Opinion



July 26, 2018,   3:55 PM

How to Keep Employees Motivated During Mergers And Acquisitions

Angelica Carr

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The Middle East is on the cusp of change, driven not only by a tech-savvy young population, but also by the twin factors that are transforming the business scene: one, the impact of digitization of business, and two, the growing mergers and acquisition (M&A) activity witnessed by the region.

Business consolidation is a norm in times of uncertainty. With protectionism serving as a change factor of global trade relations, businesses are looking at smarter ways to strengthen their operations and stay relevant.

They seek increased synergies through mergers and acquisitions, with M&A activity currently experiencing a significant spike in the region. But with M&A comes the inevitable challenge of change. And in times of uncertainty, the resounding question for employees will always be ‘what will happen to me?’.

During change, leadership must keep in mind that employees are learning to deal with a whole new business identity, often new management and new systems, whilst overcoming fears of potential restructuring and even job loss.

Research shows that in a merger, employees spend on average two hours per day worrying about the impact of the merger rather than performing their work. It only takes simple math to estimate the cost of this loss of productivity for an organization. Considering this potential effect on productivity level, how can you avoid putting your merger at risk?

This is where change management becomes an imperative function of the business. It is unrealistic to keep everybody happy during the complexities and turbulence of a merger but what you can do is prepare your people for the path ahead.

Some of the key elements for leaders to focus on should be planning, communication, managing expectations, talent retention and speed. And the first few months of the transition are the most important.

Before announcing the deal, ensure you offer a united leadership with clear governance and direction. The outcome of the pre-deal culture due diligence will help highlight any merger-critical differences.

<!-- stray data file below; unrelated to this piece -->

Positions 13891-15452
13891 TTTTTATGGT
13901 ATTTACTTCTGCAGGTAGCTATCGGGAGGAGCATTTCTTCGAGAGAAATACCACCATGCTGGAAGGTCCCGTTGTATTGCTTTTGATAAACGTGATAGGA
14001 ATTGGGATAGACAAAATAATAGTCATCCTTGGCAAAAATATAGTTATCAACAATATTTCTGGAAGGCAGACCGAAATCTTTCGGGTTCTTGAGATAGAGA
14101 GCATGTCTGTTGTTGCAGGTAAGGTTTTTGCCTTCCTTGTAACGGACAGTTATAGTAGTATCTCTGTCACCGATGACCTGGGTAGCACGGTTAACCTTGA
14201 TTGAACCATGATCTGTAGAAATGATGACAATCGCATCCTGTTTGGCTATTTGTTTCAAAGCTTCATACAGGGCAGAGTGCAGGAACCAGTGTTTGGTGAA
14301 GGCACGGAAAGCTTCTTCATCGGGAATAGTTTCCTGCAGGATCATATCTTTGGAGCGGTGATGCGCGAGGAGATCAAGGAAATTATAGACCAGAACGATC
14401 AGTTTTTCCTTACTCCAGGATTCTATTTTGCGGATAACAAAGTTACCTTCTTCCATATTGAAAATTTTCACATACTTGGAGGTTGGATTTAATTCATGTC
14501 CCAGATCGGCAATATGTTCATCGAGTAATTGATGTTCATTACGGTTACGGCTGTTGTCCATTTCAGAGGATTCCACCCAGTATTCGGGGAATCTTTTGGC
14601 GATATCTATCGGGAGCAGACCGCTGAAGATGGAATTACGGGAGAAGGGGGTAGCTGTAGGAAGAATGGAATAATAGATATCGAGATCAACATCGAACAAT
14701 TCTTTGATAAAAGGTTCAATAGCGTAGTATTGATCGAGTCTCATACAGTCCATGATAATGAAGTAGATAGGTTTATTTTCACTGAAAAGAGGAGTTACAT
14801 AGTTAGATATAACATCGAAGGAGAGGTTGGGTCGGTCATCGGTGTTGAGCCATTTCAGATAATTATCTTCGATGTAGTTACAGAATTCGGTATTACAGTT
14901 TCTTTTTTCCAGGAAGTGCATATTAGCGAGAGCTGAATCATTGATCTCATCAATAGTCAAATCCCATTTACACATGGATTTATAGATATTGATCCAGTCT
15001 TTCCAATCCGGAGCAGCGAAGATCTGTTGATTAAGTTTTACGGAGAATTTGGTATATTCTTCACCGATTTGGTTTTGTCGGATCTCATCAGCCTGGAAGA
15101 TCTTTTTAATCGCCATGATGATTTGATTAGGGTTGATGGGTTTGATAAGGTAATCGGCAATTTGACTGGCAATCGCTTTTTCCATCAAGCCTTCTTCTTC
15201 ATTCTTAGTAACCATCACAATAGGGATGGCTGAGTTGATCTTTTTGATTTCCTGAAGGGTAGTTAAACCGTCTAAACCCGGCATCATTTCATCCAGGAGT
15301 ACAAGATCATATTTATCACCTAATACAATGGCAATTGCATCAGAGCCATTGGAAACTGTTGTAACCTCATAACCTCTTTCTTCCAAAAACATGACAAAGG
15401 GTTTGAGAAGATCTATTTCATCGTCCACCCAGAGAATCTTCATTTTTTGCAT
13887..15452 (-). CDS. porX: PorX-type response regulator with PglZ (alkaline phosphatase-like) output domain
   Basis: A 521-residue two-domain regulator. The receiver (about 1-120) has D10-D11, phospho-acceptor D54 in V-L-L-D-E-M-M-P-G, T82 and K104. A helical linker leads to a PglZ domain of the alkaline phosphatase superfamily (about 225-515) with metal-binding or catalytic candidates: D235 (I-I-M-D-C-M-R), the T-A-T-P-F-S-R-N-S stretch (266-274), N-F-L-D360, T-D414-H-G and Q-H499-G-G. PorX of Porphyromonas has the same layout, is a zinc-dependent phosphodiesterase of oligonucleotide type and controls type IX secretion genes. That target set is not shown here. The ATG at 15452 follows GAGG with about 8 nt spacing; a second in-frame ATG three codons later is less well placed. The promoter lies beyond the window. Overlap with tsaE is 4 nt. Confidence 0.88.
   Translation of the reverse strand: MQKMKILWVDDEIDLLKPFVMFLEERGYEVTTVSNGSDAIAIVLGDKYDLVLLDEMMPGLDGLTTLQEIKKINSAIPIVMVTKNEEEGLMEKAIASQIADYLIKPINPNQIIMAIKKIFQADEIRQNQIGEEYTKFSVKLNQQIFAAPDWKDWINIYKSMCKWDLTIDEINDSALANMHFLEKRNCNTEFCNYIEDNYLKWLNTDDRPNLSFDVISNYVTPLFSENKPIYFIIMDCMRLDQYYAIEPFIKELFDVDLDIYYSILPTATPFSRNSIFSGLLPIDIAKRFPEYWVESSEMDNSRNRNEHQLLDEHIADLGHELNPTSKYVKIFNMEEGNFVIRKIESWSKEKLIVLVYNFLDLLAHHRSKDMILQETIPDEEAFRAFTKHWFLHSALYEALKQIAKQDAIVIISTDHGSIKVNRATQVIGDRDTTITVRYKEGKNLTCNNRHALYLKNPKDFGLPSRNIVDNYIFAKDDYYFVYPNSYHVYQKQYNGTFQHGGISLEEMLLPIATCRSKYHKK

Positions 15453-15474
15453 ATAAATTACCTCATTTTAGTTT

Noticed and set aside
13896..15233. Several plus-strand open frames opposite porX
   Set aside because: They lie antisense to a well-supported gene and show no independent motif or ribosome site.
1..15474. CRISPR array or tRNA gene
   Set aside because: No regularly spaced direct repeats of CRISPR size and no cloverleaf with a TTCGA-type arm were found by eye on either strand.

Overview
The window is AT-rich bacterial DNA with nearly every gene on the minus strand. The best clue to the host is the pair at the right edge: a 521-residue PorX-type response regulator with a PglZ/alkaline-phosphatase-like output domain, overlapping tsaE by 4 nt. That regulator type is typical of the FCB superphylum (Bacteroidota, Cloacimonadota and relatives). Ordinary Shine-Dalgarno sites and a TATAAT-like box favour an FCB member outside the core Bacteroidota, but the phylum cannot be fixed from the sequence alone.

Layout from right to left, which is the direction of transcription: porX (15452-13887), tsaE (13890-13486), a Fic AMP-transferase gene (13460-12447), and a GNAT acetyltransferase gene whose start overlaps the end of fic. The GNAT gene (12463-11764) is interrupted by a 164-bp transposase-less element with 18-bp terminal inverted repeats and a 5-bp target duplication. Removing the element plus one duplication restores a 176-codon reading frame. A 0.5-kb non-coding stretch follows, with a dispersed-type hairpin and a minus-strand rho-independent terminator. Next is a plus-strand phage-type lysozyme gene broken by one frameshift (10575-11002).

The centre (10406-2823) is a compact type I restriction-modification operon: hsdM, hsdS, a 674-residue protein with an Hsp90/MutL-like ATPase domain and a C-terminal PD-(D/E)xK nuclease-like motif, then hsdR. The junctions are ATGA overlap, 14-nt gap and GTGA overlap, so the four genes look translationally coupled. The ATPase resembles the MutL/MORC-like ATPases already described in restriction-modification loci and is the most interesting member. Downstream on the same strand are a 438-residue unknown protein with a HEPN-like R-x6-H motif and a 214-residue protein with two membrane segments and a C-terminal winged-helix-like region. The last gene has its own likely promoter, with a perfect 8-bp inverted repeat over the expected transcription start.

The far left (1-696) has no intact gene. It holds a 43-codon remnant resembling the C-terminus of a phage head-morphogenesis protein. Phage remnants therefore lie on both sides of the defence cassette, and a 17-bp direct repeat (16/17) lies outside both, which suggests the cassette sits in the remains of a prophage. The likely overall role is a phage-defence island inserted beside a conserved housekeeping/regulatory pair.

Next, establish thorough communication and integration strategies. Communicate your vision, facts, values and integration plans clearly and through different forums. Engage with people at all levels as often as possible. Including reasons and rationale behind decisions will help pull people in the same direction.

Be vocal and transparent about change. Too many leaders try to buy loyalty by saying that there will be no changes. This is never the case and statements like this will have huge impact on management’s credibility.

Make it a priority to prepare people for change early on. Offer training around anticipating and dealing with change, especially to managers as they play a key role in promoting your vision and helping their teams deal with integration challenges. Encourage employees to turn change into an opportunity and to set own goals for growth and development.

People have a great capacity for change but often need clear directives and urgency.  Make the tough decisions and take action early on so each individual can plan around the changes. It is uncertainty and ambiguity that cause the highest stress levels.

The most common complaint by employees during M&A integration is “Why are they taking so long?” Aim for closure after nine to twelve months. A non-decisive and slow approach to integration is high-risk. The consequences are often sagging morale, people leaving and again, productivity falling.

On average companies lose four out of ten managers in the first 24 months of a merger. And the best people are often the first ones to leave. It is important to remember that people are in many cases the most valued part of an M&A deal. And also, that those who leave join and strengthen your competitors.

Therefore, identify key talent early then ‘re-recruit’ using merger-specific reward incentives, higher salaries, new responsibilities and tasks.

M&A activity is an extreme example of organizations needing more fluidity and more delegated power for quicker decision-making. Be proactive rather than reactive and adopt an entrepreneurial, fast and highly communicative management style.

For the Middle East region, there are other cultural factors in addition to corporate culture that must be taken into consideration. The traditional family-business model is changing, and mergers and partnerships mean hierarchies of management are also transforming, impacting both employees and owners.

If I can offer one piece of advice for the full potential of a merger, it would be to not just to cope with change as it happens, but to actively prepare for and then conquer it quickly and transparently.

 


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